Resignation Letter: What Notice Period Is Reasonable?

When you decide to leave your job, you probably want to do it as soon as possible. Sometimes reasons are subjective, like, for example, conflicts or misunderstandings with colleagues. Sometimes, you may be forced to quit your job due to your family issues or other critical circumstances. Though your employer may agree to meet you halfway and let you go pretty quickly, remember that he/she has to find someone to replace you.

This is what a notice period is used for. It's a period between your announcement of resignation and the last working day in this company. Typically, a notice period is equal to two weeks, but often it can vary. Some contractors may require a month of work from you – to have enough time for finding a replacement. Especially if your position is high, finding a new worker might be a challenge.

Two Weeks: Why Do I Have to Wait for So Long?

When the HR department accepts your resignation letter, there are several stages of recruiting a new person. First, the Human Resource managers create a new job description for it may have changed since you were hired. Then they need to get the budget for the payroll and various job board services approved. Once this is done, they need to create a long list of candidates and arrange interviews with each of them. Later they will need to deliver a shortlist of candidates and then arrange interviews with managers. 

If this is a middle or high-level position, then closing it will require more time. That's the employer's perspective. And often state regulates the notice period. No matter how hard your situation is, it's always better to say goodbye to each other in a positive way. If you need to leave as soon as possible, discuss the options with your manager or director. Once you both want to do your best, the issue is solvable.

What Your Notice Period Depend On

There may be many factors that influence your notice period. However, we shall give you some ideas that will help you estimate this period for you before you know it officially.

  • Look at your contract. If you signed a contract, there must be a paragraph or section about your notice period. Often it is stated in the clause named 'Termination,' and there, you may find different terms for different situations. For example, if you initiate termination, the employer may require a month to find a replacement. If your manager decides to stop cooperation, he/she may give you only two weeks. However, standard practice is to make these periods equal.
  • Are you on probation period? Your probation period may not be over yet if you have worked for less than three or six months. This sometimes means that you can leave the company the same day, but it needs to be checked with your manager.
  • Leaving after vacation. Consider telling your employer about your decision before your holiday starts, as he/she may use it as an additional time to manoeuvre. Moreover, if it's a vacation period, your colleagues can also have their two weeks off, which may cause further issues to your company. Also, try to avoid leaving the company during the vacation period or if someone is taking parental leave, for example.
  • Try to finish your projects. If your work is project-based, then completing your current project may even be more important than working the obligatory term. If you have another week or two, try to discuss with your project manager what plan will be better for him/her. The last thing you would love to do is to shift deadlines for your contractor.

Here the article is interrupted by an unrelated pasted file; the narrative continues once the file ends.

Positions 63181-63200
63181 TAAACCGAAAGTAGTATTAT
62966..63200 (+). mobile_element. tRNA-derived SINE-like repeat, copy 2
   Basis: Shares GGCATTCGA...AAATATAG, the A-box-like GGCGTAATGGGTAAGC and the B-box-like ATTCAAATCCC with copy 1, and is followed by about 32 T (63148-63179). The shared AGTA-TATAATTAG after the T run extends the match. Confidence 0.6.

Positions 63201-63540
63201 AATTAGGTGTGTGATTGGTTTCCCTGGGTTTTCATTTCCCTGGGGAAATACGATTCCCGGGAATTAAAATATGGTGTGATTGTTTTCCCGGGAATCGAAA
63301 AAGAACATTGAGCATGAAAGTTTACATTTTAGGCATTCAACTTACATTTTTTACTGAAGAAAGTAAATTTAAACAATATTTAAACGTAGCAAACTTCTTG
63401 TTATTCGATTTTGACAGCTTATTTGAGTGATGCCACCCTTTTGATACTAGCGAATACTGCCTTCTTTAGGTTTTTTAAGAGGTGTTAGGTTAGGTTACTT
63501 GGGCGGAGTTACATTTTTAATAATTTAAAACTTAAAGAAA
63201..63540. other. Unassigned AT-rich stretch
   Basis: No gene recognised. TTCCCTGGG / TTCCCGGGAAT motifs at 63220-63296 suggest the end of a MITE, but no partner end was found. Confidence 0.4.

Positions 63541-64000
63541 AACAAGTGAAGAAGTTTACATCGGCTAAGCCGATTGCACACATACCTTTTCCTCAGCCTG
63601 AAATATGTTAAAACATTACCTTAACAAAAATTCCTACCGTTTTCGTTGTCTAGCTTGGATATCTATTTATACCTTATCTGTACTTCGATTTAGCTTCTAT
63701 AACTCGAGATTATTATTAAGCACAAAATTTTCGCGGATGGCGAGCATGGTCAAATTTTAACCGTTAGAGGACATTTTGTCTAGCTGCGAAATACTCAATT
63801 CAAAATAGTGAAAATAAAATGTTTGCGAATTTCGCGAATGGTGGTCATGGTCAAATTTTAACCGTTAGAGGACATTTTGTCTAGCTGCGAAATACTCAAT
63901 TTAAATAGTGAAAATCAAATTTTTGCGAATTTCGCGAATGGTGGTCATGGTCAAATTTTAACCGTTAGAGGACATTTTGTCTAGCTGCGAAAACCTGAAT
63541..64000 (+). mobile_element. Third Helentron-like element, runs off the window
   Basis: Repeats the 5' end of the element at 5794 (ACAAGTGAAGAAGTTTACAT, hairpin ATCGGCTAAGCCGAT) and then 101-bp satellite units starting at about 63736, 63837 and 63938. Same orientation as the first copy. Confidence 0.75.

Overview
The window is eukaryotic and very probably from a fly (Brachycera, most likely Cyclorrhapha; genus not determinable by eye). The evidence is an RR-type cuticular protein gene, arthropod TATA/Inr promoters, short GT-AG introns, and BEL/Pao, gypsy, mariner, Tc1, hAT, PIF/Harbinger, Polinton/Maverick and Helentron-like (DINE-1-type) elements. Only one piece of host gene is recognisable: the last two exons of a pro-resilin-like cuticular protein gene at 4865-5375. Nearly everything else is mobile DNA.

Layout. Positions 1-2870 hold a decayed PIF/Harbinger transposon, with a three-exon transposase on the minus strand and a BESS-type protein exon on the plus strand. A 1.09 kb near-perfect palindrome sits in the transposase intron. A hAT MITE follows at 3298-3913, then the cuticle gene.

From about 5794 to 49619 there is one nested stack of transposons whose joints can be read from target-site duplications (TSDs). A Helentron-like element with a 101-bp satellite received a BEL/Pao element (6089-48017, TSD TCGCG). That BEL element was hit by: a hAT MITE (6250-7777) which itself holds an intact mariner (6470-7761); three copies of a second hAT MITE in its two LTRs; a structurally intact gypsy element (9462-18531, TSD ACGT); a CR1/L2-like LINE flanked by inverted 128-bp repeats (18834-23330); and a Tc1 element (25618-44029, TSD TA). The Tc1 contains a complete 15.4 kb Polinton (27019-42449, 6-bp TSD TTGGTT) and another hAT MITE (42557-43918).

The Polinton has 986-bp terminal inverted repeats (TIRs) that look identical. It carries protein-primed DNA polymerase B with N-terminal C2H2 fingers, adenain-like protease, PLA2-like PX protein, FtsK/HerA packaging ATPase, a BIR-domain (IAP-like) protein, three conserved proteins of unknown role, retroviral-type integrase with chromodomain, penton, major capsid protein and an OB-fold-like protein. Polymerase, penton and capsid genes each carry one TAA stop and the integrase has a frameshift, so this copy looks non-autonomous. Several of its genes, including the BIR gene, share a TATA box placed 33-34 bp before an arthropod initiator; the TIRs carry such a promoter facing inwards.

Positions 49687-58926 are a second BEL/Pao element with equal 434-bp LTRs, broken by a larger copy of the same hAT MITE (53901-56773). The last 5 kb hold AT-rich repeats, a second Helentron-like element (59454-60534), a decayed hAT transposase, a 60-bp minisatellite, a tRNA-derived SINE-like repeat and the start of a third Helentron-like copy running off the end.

• Avoid resigning at the year-end. This is equally true for the calendar year and the fiscal year, for sometimes, these dates differ, especially if you work as an accountant or closely related to the financial department. Every year-end is quite a tense time for your finance department and CFO, so losing a pair of hands at this period can be crucial. 
  • Consider a break. If you decided to leave not because of another job you already contracted, consider a little break for yourself. Yes, this totally depends on your situation, but sometimes having rest will bring better results than facing new responsibilities.

How Should I Inform My Boss About My Resignation?

You should communicate your decision to resign personally with your direct manager. You should never try to talk to someone behind his/her back. Don't discuss your intention with your colleagues as then your boss or even CEO can hear the rumours before you actually notify him/her. Even if you are in a good relationship with your direct manager, you need to ask for a brief meeting and bring a paper copy of your resignation letter. This way, you both will be able to document the intent, and it would not sound like a spontaneous decision.

Be persistent and don't let the manager change your mind if your decision is final and your resignation is inevitable. And you need to know that your team lead will definitely try to persuade you to stay. Do not mention any negative reasons for your leaving, and thank your employer for the experience you gained in this position.

Ask for a written confirmation that your letter is accepted and negotiate your last working day. Be open to offer your cooperation in training a newcomer, but limit it to the agreed period. You might not be happy to receive calls from your successor when completing your new employer’s tasks or sitting in a cafe during a week-off. 

To Sum It Up

Check official employment documents how long your notice period will be. Then ask your manager to meet you and prepare the letter of resignation. Discuss possible options concerning the transition period and training process. Try to think from your employer's perspective and stay optimistic about his/her requests to make the process as smooth as possible.


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